In the wake of the Mumbai police receiving a letter that warns of blasts in the city, particularly targeting Jewish synagogues, the city is now on alert and security has been tightened.
The threat letter, written by an outfit that calls itself 'Suicide Mujahideen', reached the Mumbai police on Friday. The group has threatened to carry out blasts at the synagogues in the city.
In the letter, the group had threatened to carry out attacks on 25 July, which was the last Friday of the holy month of Ramzan.
"To avenge the killings of Palestinians in Gaza, we will carry out serial bomb blasts in the city on 25 July. Stop us if you can. Once again, you get a chance like in 1993, but this time you will not get anybody," the letter read, reported The Times of India. It was directed to Mumbai police commissioner Rakesh Maria, who had investigated the 1993 bomb blasts in Mumbai.
The letter raises the question of whether the Jews in India, who number to about 3,000, are at threat over the Gaza conflict and if they will be targeted.
While some community members have become extra cautious following the escalation of violence in Gaza and the corresponding protests against Israel, some feel that Jews in India are safe.
"Our sense of security vanished after the 26/11 attacks on Chabad House, and now we are feeling it even more," Sharona Galsurkar, 34, a Jewish educator who lives in the vicinity of the Magen David Synagogue in Mumbai's Byculla area, told the International Business Times India.
"There have been several anti-Israel protests, and there is definitely a threat that some fanatics would translate their emotions over the issue into actions against the Jewish community living here."
Galsurkar said that she has been extra cautious while moving around, especially after the Israel-Hamas fight escalated in the last few days.
Jonathan Solomon, who heads the Indian Jewish Federation, said the main cause of threat to the community is misinformation about the Israel attacks. "Our main worry is that there has been a lot of misinformation about the conflict, and facts are being distorted. The fight is between Israel and the militant outfit of Hamas and not with the civilians," he explained.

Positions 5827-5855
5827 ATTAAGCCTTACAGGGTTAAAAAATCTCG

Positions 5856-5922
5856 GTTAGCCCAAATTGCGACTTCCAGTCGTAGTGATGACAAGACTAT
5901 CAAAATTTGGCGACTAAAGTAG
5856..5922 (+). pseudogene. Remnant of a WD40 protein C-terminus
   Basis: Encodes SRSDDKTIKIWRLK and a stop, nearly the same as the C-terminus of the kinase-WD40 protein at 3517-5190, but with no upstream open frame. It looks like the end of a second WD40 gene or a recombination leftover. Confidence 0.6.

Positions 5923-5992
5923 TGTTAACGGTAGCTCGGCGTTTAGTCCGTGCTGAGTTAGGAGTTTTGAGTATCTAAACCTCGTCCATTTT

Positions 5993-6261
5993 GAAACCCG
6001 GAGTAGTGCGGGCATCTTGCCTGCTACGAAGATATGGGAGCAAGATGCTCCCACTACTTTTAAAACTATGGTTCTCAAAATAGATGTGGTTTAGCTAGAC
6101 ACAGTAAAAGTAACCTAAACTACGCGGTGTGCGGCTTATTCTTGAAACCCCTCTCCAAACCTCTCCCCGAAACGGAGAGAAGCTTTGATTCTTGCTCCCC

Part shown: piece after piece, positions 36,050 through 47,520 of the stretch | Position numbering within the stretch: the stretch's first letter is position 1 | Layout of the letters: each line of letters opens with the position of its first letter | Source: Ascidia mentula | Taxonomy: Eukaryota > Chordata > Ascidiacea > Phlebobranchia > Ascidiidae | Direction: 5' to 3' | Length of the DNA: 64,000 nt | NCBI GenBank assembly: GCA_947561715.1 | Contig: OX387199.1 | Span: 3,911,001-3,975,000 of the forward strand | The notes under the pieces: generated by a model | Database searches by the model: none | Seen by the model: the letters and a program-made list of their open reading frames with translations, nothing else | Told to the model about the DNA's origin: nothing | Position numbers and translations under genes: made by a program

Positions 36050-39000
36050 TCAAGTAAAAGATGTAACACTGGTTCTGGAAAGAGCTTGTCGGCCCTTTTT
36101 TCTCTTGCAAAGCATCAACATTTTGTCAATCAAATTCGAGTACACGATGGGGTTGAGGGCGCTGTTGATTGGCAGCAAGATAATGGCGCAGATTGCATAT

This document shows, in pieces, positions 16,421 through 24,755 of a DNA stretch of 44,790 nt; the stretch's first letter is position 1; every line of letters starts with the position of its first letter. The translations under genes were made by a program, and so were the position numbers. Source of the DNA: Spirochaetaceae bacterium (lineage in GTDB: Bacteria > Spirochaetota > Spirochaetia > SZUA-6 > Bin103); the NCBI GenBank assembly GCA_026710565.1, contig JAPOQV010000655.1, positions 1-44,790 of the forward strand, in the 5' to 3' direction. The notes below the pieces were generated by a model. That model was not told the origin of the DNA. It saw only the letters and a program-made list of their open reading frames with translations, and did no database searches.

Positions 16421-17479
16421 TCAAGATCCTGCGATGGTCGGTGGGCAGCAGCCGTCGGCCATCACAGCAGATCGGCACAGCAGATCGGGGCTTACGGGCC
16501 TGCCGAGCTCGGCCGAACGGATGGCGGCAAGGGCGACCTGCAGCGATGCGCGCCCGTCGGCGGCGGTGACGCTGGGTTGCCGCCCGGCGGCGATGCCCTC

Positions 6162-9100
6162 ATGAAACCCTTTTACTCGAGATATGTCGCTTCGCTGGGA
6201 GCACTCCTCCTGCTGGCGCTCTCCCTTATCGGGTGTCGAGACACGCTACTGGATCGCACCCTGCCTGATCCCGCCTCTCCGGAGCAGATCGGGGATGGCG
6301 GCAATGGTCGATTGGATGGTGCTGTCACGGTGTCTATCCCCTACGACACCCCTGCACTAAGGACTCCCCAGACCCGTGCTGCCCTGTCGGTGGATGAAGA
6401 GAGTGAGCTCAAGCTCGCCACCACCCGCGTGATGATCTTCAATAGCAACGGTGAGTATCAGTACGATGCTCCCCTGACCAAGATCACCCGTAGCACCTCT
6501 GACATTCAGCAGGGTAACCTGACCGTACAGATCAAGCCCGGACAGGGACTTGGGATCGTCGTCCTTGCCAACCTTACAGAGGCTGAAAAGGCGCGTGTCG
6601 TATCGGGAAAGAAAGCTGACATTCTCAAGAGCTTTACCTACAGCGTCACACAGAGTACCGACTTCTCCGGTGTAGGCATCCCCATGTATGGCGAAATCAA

Solomon also added that there is more fear of attacks from "foreign sources" than from within the country. Does he think the community is at threat of another attacks on the lines of the 26/11 attacks?
"These attacks can never be predicted, but it can also never be ruled out. We have had good relations with Indians historically, so our worry is not of attacks from within. We are more concerned about foreign influences," he noted.
However, Rabbi Israel, who heads the Chabad House at Nariman Point that fell under siege of the terrorists in 2008, feels that Indian Jews are not really at threat. "Security has been beefed up across the city, not just at Jewish establishments. The police has always been giving enough security. As Jews we are threat everywhere, but it is not a big concern in India," he said.
While no incident was reported in the city on 25 July and after, the police is on guard.
"We are not taking any chance. All police stations, crime branch units and ancillary branches have been alerted," Maria told Hindustan Times.
While all synagogues in the city have already been given police protection ever since the community's centre Chabad House was attacked by terrorists during the 26/11 terror attacks, security at these Jewish establishments has been beefed up post the letter.
This is not the first threat to the synagogues of Mumbai. Last year as well, following threats by Indian Mujahideen leader Yasin Bhatkal, the religious institutions of the city's Jewish community were put on alert.